While the above incarnational verses do not replace nor discourage proclamational evangelism, they do command believers to authenticate their message with good works (i.e., “let your light so shine before men” … “be careful to maintain good works”). While it is certainly true that God does not need our “bridge-building” to convert a soul, He seems to use our compassion and good works as a means to bring about conversion. Could we not say the same about praying for the lost?

    Perhaps I am missing your point here, Chris, and if so, feel free to correct me.

    I do not believe it’s an either/or proposition … it’s a both/and proposition.

  3. Hi, fellas.

    Todd, I tend to be very “friendship evangelism” oriented just by virtue of my personality. I want to be liked. However, sometimes I think I kid myself into thinking that my avoiding a confrontation with gospel truth is for the gospel’s reputation rather than my own. I think that’s often not the case. I was nailed on this point by the sermon of a pastor-friend of mine, Todd Nye. Paul expected to be considered a fool when preaching the gospel, and he was okay with that. Somehow, I’m smarter than him. (I speak as a fool.) And you’re right: it’s not really being loving or friendly to withhold from someone the only thing that can save his soul and reconcile him to God. Frankly, for me, sometimes it’s not a matter of bridge-building; it’s just cowardice.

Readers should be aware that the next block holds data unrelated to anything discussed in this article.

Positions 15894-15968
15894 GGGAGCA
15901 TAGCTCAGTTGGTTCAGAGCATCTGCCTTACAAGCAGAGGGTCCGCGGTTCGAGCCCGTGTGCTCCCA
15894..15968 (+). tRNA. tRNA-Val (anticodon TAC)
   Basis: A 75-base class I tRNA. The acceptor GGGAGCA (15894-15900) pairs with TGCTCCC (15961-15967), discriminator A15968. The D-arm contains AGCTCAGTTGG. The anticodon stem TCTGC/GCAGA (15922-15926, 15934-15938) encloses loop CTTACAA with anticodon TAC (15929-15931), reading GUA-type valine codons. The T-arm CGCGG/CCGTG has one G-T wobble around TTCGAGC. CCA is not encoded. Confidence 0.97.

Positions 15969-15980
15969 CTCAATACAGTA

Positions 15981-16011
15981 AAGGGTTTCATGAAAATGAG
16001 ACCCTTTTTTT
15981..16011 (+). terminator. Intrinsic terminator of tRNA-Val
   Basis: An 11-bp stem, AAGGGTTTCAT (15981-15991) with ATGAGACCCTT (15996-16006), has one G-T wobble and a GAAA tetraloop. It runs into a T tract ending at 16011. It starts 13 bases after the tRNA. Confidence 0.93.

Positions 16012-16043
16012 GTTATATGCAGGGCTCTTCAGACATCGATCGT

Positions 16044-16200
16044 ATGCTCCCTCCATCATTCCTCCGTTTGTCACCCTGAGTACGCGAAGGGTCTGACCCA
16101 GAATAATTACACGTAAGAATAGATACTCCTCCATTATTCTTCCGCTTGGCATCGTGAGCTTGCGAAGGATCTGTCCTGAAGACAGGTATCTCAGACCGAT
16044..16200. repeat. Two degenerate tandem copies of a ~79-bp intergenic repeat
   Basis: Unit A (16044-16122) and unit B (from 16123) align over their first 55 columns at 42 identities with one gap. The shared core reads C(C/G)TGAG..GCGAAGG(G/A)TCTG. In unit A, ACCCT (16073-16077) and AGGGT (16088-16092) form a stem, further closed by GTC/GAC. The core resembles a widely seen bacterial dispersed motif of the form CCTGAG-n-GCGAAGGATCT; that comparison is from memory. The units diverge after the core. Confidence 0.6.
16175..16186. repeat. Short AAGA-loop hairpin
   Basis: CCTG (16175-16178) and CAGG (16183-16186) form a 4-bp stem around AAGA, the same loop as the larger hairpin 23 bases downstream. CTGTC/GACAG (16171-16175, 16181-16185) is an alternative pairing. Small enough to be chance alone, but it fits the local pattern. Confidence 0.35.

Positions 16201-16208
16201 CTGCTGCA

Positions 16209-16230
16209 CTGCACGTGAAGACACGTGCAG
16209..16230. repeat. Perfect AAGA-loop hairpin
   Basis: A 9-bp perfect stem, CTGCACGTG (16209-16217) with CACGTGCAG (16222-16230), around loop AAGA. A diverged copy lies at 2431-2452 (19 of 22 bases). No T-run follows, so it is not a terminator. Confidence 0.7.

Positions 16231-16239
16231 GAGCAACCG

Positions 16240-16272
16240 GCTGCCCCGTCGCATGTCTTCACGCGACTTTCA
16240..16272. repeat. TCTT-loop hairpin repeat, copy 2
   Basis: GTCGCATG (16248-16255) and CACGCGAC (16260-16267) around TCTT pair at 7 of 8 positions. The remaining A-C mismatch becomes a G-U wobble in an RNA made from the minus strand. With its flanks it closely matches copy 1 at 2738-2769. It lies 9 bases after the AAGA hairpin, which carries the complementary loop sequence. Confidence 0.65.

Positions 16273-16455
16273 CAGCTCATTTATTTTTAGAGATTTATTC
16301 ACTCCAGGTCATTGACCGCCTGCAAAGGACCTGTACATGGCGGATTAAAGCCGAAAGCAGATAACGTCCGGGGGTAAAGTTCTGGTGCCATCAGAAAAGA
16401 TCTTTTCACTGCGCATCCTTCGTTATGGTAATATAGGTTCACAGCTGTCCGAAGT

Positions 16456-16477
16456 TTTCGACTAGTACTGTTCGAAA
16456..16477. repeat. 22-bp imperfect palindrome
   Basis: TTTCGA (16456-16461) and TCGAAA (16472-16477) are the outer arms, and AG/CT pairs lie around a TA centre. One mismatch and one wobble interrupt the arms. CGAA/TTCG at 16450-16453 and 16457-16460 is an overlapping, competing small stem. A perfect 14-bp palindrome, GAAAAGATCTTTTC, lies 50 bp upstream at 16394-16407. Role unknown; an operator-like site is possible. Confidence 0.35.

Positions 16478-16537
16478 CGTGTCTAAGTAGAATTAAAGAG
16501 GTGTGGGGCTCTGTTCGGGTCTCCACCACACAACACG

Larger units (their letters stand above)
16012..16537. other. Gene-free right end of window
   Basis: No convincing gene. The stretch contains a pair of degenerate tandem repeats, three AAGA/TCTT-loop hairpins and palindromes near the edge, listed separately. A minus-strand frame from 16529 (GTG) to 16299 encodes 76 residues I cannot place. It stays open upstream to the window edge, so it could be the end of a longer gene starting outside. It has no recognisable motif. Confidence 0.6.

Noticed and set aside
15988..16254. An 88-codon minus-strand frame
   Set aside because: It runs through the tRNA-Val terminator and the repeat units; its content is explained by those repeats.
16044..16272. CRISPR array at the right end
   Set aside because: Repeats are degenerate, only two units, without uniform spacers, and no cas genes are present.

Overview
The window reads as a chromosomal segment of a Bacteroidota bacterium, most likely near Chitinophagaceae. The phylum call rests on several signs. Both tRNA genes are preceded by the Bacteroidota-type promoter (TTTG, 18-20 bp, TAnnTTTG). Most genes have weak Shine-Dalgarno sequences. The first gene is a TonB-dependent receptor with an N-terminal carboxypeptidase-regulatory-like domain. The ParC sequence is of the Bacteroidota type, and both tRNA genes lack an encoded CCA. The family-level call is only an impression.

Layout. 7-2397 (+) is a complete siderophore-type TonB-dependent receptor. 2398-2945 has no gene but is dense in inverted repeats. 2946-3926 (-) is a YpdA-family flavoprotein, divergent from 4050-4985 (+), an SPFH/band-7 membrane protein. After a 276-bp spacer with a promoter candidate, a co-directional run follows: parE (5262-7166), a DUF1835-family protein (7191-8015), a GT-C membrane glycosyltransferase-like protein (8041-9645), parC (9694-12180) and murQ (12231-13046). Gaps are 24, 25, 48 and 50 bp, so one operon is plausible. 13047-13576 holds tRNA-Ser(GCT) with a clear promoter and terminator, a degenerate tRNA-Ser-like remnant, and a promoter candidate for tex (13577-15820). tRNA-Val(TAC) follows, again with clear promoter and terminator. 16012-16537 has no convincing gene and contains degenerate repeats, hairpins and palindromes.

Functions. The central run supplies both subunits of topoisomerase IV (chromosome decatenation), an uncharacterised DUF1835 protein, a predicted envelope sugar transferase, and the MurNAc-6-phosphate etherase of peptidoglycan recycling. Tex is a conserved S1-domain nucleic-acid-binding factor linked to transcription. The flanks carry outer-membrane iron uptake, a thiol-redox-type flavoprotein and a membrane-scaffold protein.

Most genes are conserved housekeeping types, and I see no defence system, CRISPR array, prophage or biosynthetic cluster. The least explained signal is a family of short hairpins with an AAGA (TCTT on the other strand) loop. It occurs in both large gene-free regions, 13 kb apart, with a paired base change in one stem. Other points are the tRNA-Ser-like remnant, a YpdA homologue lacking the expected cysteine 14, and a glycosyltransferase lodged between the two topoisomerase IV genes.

Ken, I’ll see if Doran would like to explain himself. I’m sure he wouldn’t be really excited to have me as his mouthpiece. And frankly, I’m working through all of this myself, and last time found myself on the opposite side of the discussion from Doran.

    I think there are two basic issues with the holistic approach: (1) Is it part of the Great Commission? and (2) Is it theologically tenable?

    What is particularly problematic with the bridge-building idea is that somehow we can enhance the possibility of the gospel being received by something we do (outside of speaking the gospel, I mean). The idea that winning someone to me will facilitate winning them to Christ is tough to argue theologically, especially for those of us who see salvation as a miraculous work of God. Further, the idea that the Great Commission calls for holistic ministry is without foundation, I think. That’s not to say that the NT doesn’t call for godly living, good works, etc. Of course it does. It calls for me to be a loving husband, too. But to somehow weave that into the Great Commission (for example) would be ridiculous. Does that make sense? To say that Christians should live exemplary lives before the world (which is clear) is not at all the same as saying that’s part of the Great Commission.